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Hollywood's name game

Shakespeare asked in Romeo and Juliet, “What’s in a name?  That which we call a rose by any other name would smell as sweet."  He was saying that it matters more what something truly is, not what it is called.  And for such a famous wordsmith, that was saying something.

So why is Sean “Diddy” Combs re-naming himself, yet again?  Rapper Sean John Combs started out under the moniker Puff Daddy, then P-Diddy, then Puffy, and just Diddy.  Now, he’s going to court to change his legal name to Sean Love Combs.  Apparently, his original middle name – which means “gift of God” – just wasn’t good enough.

In the entertainment world, the right name is paramount.  Why else would an aspiring singer born Arnold George Dorsey go to the trouble of becoming one Engelbert Humperdinck?

When television shows are developed, the name is often the last part of the production to be finalized.  Most start with a “working title” and in the process of going from idea to script to pilot to a full season, the name can change multiple times.  In 1994, what started as Insomnia Café changed to Friends Like Us and then Six of One before premiering as the hit, Friends.

Other shows changed titles over the seasons.  Ellen DeGeneres’ sitcom premiered in 1994 under the name These Friends of Mine before being re-tooled in season two to focus on the comedian.

Meanwhile, Canada’s Degrassi series started as The Kids of Degrassi Street.  As the characters grew up, the show became Degrassi Junior High and then Degrassi High.  When it returned after an eight-year hiatus, it was called Degrassi: The Next Generation as those characters were now the teachers and/or parents of a new set of students.

The real complications start when shows and movies are released around the world.  Translations don’t always work well with colloquialisms or the social norms of other countries.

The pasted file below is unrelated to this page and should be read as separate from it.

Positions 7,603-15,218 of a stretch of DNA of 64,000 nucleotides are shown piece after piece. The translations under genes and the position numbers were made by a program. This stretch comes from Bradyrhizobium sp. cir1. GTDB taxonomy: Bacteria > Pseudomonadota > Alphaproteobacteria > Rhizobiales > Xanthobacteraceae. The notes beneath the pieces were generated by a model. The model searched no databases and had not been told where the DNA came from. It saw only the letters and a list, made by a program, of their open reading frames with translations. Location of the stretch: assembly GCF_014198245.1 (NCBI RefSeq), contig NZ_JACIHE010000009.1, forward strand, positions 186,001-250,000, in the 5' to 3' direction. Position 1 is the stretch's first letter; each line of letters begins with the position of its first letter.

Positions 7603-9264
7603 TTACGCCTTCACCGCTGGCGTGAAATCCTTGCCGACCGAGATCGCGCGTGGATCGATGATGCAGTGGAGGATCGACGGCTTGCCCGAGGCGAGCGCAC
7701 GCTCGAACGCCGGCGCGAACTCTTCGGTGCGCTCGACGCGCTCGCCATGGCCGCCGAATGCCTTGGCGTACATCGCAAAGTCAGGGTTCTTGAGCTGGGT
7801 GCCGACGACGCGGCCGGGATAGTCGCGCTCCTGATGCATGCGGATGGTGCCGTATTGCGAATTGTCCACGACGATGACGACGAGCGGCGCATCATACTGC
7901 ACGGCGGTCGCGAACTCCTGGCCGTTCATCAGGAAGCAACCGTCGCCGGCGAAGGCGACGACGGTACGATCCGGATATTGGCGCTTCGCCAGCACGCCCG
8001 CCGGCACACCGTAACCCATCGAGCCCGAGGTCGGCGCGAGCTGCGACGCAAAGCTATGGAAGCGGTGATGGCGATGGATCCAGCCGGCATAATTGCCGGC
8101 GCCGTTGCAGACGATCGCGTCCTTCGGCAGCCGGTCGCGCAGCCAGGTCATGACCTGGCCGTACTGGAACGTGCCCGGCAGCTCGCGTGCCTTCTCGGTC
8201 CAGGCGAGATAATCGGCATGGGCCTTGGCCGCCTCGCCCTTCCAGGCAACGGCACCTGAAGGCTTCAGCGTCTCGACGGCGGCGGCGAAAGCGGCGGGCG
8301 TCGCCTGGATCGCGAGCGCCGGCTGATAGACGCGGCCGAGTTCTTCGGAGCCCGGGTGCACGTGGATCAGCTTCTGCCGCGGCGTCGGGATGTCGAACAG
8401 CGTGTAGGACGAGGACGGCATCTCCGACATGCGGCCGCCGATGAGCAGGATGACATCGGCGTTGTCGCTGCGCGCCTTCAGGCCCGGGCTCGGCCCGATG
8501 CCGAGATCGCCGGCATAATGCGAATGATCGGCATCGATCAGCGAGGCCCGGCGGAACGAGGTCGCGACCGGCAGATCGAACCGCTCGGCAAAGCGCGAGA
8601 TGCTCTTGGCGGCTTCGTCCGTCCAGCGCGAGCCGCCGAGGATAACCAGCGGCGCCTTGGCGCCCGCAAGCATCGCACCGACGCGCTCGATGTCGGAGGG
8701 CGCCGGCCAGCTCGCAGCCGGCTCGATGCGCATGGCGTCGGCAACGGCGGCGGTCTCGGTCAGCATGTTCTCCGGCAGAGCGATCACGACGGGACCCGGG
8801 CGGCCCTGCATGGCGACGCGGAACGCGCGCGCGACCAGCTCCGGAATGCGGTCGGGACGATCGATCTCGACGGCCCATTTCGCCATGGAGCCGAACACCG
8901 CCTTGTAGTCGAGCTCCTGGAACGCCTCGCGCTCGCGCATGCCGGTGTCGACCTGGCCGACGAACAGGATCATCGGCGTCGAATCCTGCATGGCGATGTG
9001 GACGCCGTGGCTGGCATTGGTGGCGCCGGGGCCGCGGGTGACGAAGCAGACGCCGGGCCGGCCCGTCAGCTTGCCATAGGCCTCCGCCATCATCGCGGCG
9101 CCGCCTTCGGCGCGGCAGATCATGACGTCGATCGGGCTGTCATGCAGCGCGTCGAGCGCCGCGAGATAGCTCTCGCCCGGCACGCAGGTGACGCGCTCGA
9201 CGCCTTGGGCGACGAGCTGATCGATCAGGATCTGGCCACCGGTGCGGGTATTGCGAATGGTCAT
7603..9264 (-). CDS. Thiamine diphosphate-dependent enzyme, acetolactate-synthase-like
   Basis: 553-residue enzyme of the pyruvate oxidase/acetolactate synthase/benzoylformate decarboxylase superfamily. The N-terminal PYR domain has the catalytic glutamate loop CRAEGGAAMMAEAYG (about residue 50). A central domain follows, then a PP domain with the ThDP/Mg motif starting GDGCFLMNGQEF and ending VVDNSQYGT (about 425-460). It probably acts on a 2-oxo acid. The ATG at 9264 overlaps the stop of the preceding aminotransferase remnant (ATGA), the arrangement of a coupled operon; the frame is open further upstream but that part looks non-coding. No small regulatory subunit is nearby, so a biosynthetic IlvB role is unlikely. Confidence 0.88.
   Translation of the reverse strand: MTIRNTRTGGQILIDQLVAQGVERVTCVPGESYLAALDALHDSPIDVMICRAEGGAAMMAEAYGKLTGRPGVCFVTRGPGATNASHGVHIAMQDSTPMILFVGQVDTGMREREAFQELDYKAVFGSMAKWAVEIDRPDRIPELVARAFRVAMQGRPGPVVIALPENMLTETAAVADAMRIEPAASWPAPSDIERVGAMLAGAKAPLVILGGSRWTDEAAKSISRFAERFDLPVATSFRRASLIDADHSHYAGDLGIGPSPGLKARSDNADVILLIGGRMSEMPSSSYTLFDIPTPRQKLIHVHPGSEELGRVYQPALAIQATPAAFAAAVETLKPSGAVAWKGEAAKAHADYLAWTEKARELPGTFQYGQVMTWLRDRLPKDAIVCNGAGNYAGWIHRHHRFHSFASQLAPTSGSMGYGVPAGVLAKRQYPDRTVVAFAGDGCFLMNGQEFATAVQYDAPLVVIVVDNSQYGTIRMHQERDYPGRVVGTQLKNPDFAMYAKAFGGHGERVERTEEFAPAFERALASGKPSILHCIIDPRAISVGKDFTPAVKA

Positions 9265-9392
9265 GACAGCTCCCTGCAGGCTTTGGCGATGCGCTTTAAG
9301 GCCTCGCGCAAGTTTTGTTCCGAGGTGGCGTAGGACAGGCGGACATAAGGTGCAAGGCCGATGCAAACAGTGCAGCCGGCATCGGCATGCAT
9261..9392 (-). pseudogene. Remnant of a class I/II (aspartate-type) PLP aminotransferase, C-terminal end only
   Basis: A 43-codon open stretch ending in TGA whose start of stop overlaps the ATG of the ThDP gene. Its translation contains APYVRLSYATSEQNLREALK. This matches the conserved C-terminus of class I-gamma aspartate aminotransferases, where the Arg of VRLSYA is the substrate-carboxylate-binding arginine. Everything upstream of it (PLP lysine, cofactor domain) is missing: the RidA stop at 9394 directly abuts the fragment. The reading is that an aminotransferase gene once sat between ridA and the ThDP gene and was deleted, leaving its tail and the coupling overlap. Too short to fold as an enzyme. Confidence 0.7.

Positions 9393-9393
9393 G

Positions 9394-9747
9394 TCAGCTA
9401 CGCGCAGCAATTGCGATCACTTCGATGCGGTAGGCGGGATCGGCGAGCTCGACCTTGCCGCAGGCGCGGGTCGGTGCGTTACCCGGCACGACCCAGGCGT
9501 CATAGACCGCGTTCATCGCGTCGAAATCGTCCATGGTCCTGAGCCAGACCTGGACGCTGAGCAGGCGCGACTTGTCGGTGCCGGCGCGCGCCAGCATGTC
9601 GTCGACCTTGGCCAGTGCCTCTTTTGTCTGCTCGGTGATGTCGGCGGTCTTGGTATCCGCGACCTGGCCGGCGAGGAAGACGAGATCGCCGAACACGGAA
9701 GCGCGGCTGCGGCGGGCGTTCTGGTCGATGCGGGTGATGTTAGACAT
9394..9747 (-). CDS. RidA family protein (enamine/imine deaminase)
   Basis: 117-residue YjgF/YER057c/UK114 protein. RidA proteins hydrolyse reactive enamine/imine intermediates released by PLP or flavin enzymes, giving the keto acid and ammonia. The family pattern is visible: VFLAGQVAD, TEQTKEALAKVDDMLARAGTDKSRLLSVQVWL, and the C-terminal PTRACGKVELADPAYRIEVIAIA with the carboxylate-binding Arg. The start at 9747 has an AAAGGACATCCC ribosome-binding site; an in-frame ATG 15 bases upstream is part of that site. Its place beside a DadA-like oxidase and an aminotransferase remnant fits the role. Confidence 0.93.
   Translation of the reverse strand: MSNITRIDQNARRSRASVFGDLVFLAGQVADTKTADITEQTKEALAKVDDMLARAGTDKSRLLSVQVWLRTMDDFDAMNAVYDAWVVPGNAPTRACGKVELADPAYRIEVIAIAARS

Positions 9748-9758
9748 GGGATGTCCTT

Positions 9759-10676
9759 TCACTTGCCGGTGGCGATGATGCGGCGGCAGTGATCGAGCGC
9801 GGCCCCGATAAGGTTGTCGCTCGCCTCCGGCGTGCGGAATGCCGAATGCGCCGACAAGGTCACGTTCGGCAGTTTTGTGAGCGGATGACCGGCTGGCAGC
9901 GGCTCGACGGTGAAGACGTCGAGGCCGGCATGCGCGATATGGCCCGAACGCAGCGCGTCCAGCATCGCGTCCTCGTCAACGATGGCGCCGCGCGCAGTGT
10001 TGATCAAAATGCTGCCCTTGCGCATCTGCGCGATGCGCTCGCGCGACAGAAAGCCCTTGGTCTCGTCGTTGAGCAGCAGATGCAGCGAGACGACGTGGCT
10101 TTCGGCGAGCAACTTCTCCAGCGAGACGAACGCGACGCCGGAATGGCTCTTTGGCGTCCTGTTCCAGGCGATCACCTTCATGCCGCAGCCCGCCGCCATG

Survivor is Expedition Robinson in Sweden.  The Egyptian version of Everybody Loves Raymond was called Close Doors.  In French, Star Trek was known as Patrol of the Cosmos and The X-Files was called At the Boundaries of Reality.

But sometimes, even staying with the same language creates a problem in new countries.  The UK seems to prefer numbered titles when sequels are created.  Consequently, Live Free or Die Hard was re-named Die Hard 4.0 for British viewers.  And The Fast and the Furious franchise also saw a 5, 7, and 8 added to the associated American titles.

Even within Hollywood, the same shows seem to appear with new names every decade or so.  How else would you explain St. Elsewhere (1982), ER (1994), and Grey’s Anatomy (2005)?  Even many of the family sitcoms are essentially the same show with a different cast over and over again.

So maybe the Bard was right after all.  How all-important is a name really?  It’s going to change wherever you are.

But if Mr. P-Diddy-Puff-Daddy-Sean-John Combs wants to be called Love, fine.  I’ll just call him “L’amour.”